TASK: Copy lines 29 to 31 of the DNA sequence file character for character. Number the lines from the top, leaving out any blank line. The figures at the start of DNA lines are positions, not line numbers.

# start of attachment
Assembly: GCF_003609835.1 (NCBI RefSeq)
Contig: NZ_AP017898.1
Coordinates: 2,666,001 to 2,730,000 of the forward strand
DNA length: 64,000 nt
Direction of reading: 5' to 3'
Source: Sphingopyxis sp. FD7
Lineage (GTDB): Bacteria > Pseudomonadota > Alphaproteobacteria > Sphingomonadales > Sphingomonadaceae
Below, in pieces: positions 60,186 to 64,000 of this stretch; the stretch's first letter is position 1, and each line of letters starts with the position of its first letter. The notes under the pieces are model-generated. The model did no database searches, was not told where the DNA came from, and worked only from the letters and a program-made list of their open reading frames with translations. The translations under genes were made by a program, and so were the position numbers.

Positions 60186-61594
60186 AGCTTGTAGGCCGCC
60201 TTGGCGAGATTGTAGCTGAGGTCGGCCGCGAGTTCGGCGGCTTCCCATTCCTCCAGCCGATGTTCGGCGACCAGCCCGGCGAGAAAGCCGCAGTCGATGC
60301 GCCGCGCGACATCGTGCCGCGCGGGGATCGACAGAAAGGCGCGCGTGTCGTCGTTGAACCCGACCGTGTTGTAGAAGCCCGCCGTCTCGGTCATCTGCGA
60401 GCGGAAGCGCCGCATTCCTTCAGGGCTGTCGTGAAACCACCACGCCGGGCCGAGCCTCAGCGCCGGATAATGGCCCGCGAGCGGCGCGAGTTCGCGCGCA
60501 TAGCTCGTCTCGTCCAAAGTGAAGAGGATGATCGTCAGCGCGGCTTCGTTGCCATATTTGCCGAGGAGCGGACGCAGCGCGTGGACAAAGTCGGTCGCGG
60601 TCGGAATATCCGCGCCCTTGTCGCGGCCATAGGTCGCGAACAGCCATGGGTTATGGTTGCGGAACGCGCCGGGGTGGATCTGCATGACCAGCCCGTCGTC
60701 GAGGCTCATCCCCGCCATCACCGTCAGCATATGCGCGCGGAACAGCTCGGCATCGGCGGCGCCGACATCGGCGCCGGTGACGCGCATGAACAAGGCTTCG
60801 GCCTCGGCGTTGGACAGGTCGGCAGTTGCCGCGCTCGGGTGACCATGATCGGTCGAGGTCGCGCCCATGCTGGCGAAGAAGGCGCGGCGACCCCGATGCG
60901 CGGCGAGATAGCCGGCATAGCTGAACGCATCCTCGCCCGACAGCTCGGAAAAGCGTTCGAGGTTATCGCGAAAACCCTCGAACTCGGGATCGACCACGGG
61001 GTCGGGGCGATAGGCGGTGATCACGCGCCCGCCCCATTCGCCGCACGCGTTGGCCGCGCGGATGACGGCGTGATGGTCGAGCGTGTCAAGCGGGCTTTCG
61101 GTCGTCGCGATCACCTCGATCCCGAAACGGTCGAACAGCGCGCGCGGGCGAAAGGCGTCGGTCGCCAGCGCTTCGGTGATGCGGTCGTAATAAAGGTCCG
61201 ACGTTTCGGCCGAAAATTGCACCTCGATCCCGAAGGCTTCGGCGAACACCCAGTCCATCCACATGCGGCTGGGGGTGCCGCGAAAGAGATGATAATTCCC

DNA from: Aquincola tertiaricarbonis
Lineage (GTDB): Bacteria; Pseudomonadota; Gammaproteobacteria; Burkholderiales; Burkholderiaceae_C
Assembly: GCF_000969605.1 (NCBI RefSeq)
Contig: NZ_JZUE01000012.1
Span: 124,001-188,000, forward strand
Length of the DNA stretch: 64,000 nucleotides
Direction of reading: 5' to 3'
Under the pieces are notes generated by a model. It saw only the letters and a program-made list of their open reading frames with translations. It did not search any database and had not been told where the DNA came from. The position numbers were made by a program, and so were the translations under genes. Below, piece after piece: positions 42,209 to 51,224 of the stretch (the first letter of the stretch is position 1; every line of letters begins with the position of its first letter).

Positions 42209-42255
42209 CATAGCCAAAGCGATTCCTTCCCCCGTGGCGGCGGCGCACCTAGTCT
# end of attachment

Under the pieces are notes generated by a model. It saw only the letters and a program-made list of their open reading frames with translations. It did not search any database and had not been told where the DNA came from. The position numbers were made by a program, and so were the translations under genes. Below, piece after piece: positions 42,209 to 51,224 of the stretch (the first letter of the stretch is position 1; every line of letters begins with the position of its first letter).

Positions 42209-42255
42209 CATAGCCAAAGCGATTCCTTCCCCCGTGGCGGCGGCGCACCTAGTCT